Much later, in 2009, my friend Sylvie told me she saw a documentary on Quebec television that clearly demonstrated that bombs thought to be planted by the FLQ (Front de Libération du Québec) in the sixties and seventies were in fact planted by the mounted police. The reason was to make the protesters seem more violent than they actually were, at first as a pretext to declare martial law, which Trudeau did in 1970 (the year before I was born), and later as a pretext for further arrests. Rumor has it that in 1970 the American minimalist Carl Andre threatened to read the FLQ manifesto as part of his exhibition at the National Gallery of Canada, and therefore the exhibition was cancelled. Andre’s purpose was likely to express sympathy with the FLQ, to support them, and perhaps also to align the aesthetic radicalism of his sculpture with radicalism of a more directly political kind. (I wonder if I am doing something similar here.)

Clearly the slight anger I occasionally experience, in Montreal, directed towards my lack of French is connected to history, a history I have only read about and feel little connection to. Then again, I ask myself what history can embody connection for me. Living in Montreal, I suppose, I feel as much resonance with this history as I do to any. With Canada’s current right wing government remaking the country as rapidly as they can legislate – remaking it into something that is, to me, terrifyingly neo-liberal, militaristic, corrupt, oil and prison crazy and perhaps much worse – Quebec’s desire to separate once again has the strange taste of sanity. In the most recent election, Quebec went orange (meaning NDP, our mainstream left-wing party) while the rest of Canada did not. It was a clear sign of Quebec’s differing values, not only that it is a more socialist province, but also that they took the risk, the leap of faith, to vote for a party that allegedly had only a slim chance.

The night I arrive in Japan we go to see the band Maher Shalal Hash Baz in concert at a small, dirty club called Shinjuku JAM. I am here to begin a collaboration with the band’s leader Tori Kudo. On the plane I was thinking over and over again about Quebec and Canada, in order to finish this text, but now such concerns feel irrelevant. Home is once again, for the time being, in the past. Hiromi is at the concert with me, she helped organize my residency here, and as we watch the band (who are spectacular, music has always meant the most to me) I look over at her, remembering something she told me during a previous visit: that the individual does not exist, the individual is a Western invention. I want to believe this is true, and also that it is a hopeful idea. That connecting with some larger idea of humanity or nature might offer up possibilities, either for me, to mitigate my depression, or for politics. But also: we become what we invent. We are products of the culture in which we were raised.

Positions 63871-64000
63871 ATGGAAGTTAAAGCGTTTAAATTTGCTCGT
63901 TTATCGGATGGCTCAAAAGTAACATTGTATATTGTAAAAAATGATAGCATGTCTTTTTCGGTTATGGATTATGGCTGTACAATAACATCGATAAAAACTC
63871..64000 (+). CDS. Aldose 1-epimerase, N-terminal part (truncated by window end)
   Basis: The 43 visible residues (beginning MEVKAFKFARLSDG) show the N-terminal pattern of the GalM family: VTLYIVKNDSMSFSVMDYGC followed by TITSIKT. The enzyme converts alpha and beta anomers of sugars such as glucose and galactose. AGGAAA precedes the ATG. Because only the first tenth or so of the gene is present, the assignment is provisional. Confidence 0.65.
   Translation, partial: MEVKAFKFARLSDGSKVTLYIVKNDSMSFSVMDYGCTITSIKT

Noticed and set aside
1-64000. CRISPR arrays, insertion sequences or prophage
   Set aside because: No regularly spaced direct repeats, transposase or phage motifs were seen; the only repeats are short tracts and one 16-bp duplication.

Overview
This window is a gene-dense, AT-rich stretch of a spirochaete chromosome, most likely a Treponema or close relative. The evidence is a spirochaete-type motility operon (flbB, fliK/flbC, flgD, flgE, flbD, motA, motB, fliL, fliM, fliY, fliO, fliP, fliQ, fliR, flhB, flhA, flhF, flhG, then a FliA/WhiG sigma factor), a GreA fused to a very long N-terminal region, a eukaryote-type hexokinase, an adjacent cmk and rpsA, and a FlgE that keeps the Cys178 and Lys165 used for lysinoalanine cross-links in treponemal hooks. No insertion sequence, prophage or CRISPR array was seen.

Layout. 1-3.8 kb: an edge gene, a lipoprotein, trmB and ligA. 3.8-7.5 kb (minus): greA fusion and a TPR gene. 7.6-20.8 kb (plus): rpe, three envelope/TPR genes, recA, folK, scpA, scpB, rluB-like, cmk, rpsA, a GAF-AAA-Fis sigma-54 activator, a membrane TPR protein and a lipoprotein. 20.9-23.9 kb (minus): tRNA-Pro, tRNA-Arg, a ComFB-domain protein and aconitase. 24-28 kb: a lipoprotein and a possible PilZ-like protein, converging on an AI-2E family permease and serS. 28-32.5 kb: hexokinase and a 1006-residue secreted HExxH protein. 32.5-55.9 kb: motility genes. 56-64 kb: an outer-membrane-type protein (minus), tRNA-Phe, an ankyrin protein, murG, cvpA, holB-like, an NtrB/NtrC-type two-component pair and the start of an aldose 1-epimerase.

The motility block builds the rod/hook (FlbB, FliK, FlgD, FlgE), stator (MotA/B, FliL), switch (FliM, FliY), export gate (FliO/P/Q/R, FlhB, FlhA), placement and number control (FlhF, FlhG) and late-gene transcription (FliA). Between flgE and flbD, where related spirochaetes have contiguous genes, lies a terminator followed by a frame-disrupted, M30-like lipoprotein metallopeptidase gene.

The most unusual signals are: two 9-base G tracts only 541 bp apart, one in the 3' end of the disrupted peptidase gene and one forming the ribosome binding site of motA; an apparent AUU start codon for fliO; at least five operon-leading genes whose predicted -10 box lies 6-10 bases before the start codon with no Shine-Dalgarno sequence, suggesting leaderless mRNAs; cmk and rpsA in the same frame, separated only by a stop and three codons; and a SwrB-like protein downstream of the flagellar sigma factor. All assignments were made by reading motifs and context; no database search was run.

I believe I have to end this story by attempting to answer the question why, after all these years, I still (basically) do not speak or understand French. And to be honest, though I have many theories, I genuinely don’t know. I have tried to learn many times but it doesn’t seem to go in. There is something like a mental block. Some might say I’m simply lazy, but for me laziness has few negative connotations. In his seminal essay The Praise of Laziness, the Croatian artist Mladen Stilinovic writes: “Knowing about laziness is not enough, it must be practised and perfected. Artists in the West are not lazy and therefore not artists but rather producers of something.” He concludes: “there is no art without laziness.” However, if I thought that laziness was only great, I would not be quite so ashamed of the fact that I have spent my life doing the things that come easily to me and avoiding what was more difficult.

These days, Canada is clearly heading in the wrong direction (like most of the other countries in the world), and I believe we will manage to go quite far towards destroying what is best about it. I could condemn myself for this pessimism, or defeatism, but I can’t because I believe my thinking on these matters is basically accurate. (Unfortunately, almost everyone I know agrees.) Though I live in Canada, though I am a citizen, I feel powerless to alter the situation in any significant way. The fight will be too difficult. Sometimes I wonder if I would simply prefer not to know, not to see things so clearly, or at least not to see them in this way.

So perhaps there is a connection between my inability to learn French and this more general desire not to know. I travel a great deal, mainly to places in Europe where I do not speak the language, but the last time I was in Australia I was on a streetcar and started eavesdropping. This is horrible, I thought to myself, burdened by a sudden comprehension of the small talk around me. The things they were saying felt awful: trite, bland, small-minded, backward and petty. I likely would feel something similar if I understood the French conversations that surrounded me on the streets of Montreal. But misanthropy will not save us, neither will ignorance, and we must keep the hope alive that something within us still might.



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June 9, 2014

Monica Byrne Quote

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Mohini once said to me that we’re all children of rape, somewhere in our lineage, and how did I feel about that? We’re all the result of energy forced, not welcomed. The waves coming whether we want them to or not.

- Monica Byrne, The Girl in the Road